Dealership management system

From Wikipedia, the free encyclopedia
  (Redirected from Dealership Management System)
Jump to: navigation, search

A dealership management system (DMS) or auto dealership management system is a bundled management information system created specifically for automotive industry car dealerships or large equipment manufacturers, such as Caterpillar Inc dealerships, and also adapted for cars, boats, bikes, RV, and power sports dealers. These systems often contain software that cater to the needs of the finance, sales, parts, inventory and administration components of running the dealership. One of their functions can be automating tax returns.[1]

Summary[edit]

DMS software typically includes support for all aspects of running a dealership such as:

  • Tracking vehicle inventory
  • Tracking sales
  • Finance and insurance calculations
  • Menu selling systems
  • Tracking
  • Accounting
  • Managing dealer website
  • Calculating employee commissions
  • Purchase order tracking
  • Parts inventory
  • Work order management
  • Appointment scheduling
  • Proper planning
  • Follow-up

A typical DMS installation includes a central server which stores all data, allowing multi-user access for as many as 50 or more client computers. Some installations may include thin clients. Other DMS providers use a centrally-hosted, or software as a service/application service provider model.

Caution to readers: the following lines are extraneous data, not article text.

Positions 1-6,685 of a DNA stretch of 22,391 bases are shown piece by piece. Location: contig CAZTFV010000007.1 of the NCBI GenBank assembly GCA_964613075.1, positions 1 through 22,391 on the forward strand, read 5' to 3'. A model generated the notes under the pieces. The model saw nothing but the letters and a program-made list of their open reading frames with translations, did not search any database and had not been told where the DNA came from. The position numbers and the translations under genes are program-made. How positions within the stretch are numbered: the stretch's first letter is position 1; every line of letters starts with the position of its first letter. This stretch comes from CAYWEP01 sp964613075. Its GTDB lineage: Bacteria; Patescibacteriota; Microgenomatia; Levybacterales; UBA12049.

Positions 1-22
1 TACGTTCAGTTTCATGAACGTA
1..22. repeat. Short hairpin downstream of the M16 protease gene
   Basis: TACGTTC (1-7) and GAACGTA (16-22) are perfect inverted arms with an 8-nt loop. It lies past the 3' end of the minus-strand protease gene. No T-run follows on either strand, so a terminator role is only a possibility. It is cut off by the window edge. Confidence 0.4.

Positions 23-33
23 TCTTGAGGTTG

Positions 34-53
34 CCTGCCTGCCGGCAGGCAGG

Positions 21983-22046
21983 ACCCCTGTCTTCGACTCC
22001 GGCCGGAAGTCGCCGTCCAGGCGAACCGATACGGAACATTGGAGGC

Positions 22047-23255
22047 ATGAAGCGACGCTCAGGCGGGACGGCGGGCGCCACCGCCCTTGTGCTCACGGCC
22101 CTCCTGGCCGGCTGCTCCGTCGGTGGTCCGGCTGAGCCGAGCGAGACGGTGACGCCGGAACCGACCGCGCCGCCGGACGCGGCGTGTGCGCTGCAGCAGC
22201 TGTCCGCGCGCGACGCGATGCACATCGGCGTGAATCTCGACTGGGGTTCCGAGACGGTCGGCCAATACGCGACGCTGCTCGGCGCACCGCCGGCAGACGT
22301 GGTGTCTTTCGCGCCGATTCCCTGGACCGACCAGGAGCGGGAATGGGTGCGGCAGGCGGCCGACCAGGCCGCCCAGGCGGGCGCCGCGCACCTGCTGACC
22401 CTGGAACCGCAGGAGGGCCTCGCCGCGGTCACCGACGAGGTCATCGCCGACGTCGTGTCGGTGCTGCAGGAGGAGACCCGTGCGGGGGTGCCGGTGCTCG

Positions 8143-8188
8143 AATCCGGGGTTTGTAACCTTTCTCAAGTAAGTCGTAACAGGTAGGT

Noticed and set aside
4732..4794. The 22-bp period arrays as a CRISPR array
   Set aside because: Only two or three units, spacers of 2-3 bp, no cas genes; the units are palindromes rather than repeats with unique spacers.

A DMS usually offers interfaces with other systems, especially manufacturer's systems to enable automatic processing of purchases, warranty claims, price lists and many other data.

In Europe many automotive manufacturers prescribe specific DMS to their dealers though this is no longer officially allowed under the Block Exemption Regulation.

Dealerships use specific software to meet the complex requirements of their business. Typically small scale dealers will manage their business with a generic accounting package and extend functionality with plugin's or other bolt-on software. The advantage for dealers running a specialized system are numerous, however the primary outcome is a more efficient dealership. Dealer Management software typically encompasses all the tools mentioned above however difficulty arises when dealership staff are evaluating vendors and deciding what software to implement. Integration of these tools is key but dealer principals and other key staff still need to pay attention to other factors such as cost.[2]

References[edit]

  1. ^ Fortier, Wayne (2007-10-01). "Old IRS Rule Creates New Fuss". Ward's Dealer Business. Retrieved 2008-01-09. 
  2. ^ http://f2dms.com. Retrieved 9 May 2014.  Missing or empty |title= (help)